A blue surge of light swelled so bright, my eyelids were forced to close. When they fluttered open, Thaddeus had vanished. His stick prattled against the ground and then lay still. I marveled at it, unable to fathom what had become of him. Was he alive, whisked away to some unknown place? Or had the last living son of the Tarishe witch been erased from existence? I feared that I had ignorantly used magic to destroy the man. Regardless, I was not about to regret acting in self-defense. The pigeon should have backed off.
With the warlock’s disappearance, his spell dispersed. The cord binding me fell slack, and I was able to wiggle free with no difficulty. After retrieving my silver sword for safety’s sake, I took a careful look at my surroundings, hoping to recognize a distant landmark that might point me in the direction of home. Every towering tree and snow-white mountain peak was entirely unfamiliar. I wondered how far away the werewolves were camped. I wondered what Kresh was doing. I imagined him with our children, holding Natasha and Nehemia in his arms, keeping them safe and loved. The thought was bittersweet. Kresh had seemed especially somber and discouraged at our last encounter. I worried how he would receive me, knowing I carried the child of another man.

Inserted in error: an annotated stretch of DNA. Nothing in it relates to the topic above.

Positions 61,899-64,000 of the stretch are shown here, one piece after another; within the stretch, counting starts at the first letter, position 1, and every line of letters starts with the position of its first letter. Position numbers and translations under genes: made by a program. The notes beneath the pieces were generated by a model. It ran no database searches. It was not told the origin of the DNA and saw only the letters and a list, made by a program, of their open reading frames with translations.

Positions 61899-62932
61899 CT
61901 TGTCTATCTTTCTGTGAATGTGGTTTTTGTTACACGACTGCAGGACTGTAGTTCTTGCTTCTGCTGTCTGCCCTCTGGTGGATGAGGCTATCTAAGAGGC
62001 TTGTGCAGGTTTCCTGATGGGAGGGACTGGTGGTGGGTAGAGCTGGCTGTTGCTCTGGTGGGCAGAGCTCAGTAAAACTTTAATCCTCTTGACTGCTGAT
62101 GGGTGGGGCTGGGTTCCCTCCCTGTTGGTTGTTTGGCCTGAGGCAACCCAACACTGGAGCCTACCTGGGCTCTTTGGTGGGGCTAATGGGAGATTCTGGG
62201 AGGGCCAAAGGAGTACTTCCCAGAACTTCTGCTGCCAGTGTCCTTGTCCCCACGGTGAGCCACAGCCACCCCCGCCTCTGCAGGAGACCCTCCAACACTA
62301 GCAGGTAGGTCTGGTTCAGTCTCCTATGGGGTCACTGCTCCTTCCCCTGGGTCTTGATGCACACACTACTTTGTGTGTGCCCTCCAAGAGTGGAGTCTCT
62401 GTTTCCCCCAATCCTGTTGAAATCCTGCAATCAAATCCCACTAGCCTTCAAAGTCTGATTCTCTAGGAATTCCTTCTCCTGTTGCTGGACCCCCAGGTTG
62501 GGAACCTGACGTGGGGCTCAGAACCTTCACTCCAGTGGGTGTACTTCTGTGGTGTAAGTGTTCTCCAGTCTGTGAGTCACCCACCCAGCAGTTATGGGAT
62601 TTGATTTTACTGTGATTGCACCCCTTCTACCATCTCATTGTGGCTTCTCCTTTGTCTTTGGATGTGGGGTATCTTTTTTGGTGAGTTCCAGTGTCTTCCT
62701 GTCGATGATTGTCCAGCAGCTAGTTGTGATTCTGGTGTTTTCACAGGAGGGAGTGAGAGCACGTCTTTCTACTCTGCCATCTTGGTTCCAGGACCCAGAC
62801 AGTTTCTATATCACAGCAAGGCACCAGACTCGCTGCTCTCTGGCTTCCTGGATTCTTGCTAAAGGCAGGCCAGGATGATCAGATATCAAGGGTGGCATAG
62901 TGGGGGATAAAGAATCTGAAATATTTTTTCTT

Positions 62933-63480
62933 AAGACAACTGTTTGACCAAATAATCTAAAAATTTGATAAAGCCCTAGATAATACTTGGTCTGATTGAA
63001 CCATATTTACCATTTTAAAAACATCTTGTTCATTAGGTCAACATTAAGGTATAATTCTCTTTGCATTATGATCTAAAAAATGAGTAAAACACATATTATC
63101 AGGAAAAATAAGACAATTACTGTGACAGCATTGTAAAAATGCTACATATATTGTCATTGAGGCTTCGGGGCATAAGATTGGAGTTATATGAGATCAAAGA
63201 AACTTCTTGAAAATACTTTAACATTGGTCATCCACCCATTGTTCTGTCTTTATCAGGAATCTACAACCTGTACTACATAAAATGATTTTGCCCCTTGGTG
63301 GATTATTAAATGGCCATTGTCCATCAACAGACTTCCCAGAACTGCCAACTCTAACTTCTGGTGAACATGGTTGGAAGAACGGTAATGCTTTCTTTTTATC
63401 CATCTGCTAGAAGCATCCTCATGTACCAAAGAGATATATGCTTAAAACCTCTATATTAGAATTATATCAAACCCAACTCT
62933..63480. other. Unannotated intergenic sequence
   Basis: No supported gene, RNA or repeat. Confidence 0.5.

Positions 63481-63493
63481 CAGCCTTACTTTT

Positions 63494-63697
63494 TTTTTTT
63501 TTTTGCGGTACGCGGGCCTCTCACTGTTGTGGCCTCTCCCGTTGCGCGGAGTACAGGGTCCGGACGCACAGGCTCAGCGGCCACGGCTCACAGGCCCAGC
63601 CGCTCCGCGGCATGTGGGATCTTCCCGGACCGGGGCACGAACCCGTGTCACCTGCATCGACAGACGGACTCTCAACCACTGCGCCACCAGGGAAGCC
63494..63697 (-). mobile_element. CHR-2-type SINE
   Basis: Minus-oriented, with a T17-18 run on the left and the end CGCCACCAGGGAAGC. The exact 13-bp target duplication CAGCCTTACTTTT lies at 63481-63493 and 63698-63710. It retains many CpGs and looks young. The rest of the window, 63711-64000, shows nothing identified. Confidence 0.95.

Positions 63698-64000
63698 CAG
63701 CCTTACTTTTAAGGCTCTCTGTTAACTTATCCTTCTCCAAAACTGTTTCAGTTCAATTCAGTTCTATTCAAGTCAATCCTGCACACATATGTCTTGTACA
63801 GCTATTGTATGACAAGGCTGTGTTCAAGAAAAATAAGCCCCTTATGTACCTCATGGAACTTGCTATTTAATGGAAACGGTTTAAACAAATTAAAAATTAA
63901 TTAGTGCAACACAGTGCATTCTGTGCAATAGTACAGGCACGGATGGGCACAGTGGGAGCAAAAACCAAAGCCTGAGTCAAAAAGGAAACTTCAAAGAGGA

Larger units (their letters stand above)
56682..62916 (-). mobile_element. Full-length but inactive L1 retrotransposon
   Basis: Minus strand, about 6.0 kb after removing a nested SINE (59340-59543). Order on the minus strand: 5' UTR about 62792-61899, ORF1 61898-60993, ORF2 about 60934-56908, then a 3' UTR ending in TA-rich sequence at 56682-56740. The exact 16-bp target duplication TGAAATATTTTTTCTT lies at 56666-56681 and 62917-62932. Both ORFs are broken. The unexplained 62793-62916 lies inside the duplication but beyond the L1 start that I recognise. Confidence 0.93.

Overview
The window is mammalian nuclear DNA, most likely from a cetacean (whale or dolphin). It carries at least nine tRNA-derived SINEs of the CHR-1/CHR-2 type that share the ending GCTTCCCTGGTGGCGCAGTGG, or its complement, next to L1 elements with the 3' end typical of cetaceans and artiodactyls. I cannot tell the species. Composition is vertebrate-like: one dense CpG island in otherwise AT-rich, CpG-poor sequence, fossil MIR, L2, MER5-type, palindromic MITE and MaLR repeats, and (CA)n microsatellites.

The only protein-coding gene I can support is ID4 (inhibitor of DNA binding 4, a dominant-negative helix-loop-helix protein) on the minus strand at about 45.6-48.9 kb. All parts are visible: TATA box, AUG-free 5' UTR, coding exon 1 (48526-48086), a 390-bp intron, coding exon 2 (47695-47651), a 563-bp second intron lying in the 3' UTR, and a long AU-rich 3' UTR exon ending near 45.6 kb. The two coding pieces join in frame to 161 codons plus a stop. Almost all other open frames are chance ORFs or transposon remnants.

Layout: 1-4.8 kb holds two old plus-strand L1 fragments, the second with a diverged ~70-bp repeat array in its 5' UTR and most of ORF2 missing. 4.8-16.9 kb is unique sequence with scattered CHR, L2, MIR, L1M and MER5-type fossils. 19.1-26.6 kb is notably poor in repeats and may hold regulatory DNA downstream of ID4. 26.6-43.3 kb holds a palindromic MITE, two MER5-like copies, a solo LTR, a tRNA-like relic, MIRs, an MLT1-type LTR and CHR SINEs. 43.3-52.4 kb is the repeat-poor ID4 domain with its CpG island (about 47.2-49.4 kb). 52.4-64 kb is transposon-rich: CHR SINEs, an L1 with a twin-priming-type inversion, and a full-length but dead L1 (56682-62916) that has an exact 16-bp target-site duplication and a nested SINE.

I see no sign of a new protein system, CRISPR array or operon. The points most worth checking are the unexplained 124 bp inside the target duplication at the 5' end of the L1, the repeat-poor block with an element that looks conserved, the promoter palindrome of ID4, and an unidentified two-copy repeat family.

With an anxious heart, I took the jewel in my hand and put my lips near its glowing crystalline face. I whispered a heartfelt desire.
“Take me home.”
The thick, lofty forest appeared to smear into shades of brown and green at my every side, transforming and rearranging shape before refocusing in my sight. I found myself surrounded by aspens, the slender trees coated in moss. I breathed in the smell like a drink of water and caught another familiar scent, that of werewolves. My pack was nearby.